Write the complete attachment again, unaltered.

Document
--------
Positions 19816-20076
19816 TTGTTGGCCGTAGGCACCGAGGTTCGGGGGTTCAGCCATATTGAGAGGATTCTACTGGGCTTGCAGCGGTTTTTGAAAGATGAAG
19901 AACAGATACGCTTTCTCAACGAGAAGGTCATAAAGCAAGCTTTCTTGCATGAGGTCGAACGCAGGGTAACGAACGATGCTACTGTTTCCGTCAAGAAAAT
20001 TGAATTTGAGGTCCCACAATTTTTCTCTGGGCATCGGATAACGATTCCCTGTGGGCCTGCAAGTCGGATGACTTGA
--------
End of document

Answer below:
Positions 19816-20076
19816 TTGTTGGCCGTAGGCACCGAGGTTCGGGGGTTCAGCCATATTGAGAGGATTCTACTGGGCTTGCAGCGGTTTTTGAAAGATGAAG
19901 AACAGATACGCTTTCTCAACGAGAAGGTCATAAAGCAAGCTTTCTTGCATGAGGTCGAACGCAGGGTAACGAACGATGCTACTGTTTCCGTCAAGAAAAT
20001 TGAATTTGAGGTCCCACAATTTTTCTCTGGGCATCGGATAACGATTCCCTGTGGGCCTGCAAGTCGGATGACTTGA